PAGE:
On Wednesday night a devastating fire completely destroyed a parade of shops including the Post Office at Wythburn Crescent in Moss Bank. These businesses were a real community hub, providing essential services to local residents.

    Along with the Cllr Derek Long, the Leader of St Helens Council, I called an emergency site meeting with councillors, Torus Housing, the police and local residents and employees of the affected businesses to talk about the impact the fire has had on the community and how – working together – we will support local residents, the shop owners and the 30 staff employed at the site in the weeks and months ahead.

    I was struck by the determination shown by residents to pull together and support those most affected. It is a tight-knit community and the shops were an important part of it, particularly for the many older people who live in the area. Making sure they are up and running again as soon as possible is vital.

    Torus have confirmed to me that the buildings will need to be demolished. I have asked for this to be done urgently and for extra police resources to be put in the community to prevent any vandalism and for the site to be properly secured. I have also contacted the Post Office seeking assurances that facilities in the area – at least a mobile post office until we are able to reopen a permanent one – will be available as soon as possible.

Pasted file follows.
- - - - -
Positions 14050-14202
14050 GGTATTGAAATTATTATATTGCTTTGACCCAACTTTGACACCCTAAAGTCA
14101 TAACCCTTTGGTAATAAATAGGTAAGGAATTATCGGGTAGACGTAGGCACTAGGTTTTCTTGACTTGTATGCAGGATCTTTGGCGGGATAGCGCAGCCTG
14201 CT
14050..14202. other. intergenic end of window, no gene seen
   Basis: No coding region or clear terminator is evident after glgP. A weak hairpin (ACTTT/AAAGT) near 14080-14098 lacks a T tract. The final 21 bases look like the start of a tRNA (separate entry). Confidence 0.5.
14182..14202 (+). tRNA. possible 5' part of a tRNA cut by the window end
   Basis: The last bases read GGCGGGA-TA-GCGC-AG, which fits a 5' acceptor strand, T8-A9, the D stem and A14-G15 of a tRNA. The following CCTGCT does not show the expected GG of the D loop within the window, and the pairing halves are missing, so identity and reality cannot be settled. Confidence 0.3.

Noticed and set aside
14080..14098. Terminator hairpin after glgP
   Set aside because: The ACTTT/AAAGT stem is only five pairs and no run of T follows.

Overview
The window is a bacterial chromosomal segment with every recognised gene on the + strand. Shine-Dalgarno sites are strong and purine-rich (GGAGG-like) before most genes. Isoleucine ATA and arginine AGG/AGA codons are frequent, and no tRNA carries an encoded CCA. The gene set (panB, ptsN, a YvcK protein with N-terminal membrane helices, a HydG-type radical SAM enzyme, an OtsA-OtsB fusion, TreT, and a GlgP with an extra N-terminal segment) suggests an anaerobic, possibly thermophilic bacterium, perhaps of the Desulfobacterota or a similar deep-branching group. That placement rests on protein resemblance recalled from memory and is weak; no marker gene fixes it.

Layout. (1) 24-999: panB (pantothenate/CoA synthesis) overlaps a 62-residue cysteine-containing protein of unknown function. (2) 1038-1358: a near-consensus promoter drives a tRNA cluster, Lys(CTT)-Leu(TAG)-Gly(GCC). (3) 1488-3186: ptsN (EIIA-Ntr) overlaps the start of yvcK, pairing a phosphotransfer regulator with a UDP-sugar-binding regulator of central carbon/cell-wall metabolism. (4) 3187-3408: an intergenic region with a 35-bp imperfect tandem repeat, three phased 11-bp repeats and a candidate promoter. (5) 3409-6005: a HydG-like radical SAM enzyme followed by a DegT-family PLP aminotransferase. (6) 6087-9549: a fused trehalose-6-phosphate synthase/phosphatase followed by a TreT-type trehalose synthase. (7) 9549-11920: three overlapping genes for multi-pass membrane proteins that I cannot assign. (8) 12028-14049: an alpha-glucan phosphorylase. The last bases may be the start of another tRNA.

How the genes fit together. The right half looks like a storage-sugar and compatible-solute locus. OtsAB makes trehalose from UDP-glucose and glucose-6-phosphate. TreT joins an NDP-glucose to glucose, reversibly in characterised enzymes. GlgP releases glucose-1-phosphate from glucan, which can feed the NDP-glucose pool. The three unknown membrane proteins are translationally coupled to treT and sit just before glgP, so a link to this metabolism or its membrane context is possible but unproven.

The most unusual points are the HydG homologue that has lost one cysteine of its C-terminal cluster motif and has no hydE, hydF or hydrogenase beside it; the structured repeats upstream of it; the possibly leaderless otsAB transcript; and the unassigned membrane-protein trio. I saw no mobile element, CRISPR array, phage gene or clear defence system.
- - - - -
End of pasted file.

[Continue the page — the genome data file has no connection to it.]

I will also want a clear plan from Torus – the owner of the building – about the plans and timescale for the rebuild. Residents groups working with local councillors will also be organising a meeting with further information in due course. In the meantime, residents and anyone affected by the fire can contact my office and we will do our best to help provide any information we have or help we can give.

  • Norman Harvey VC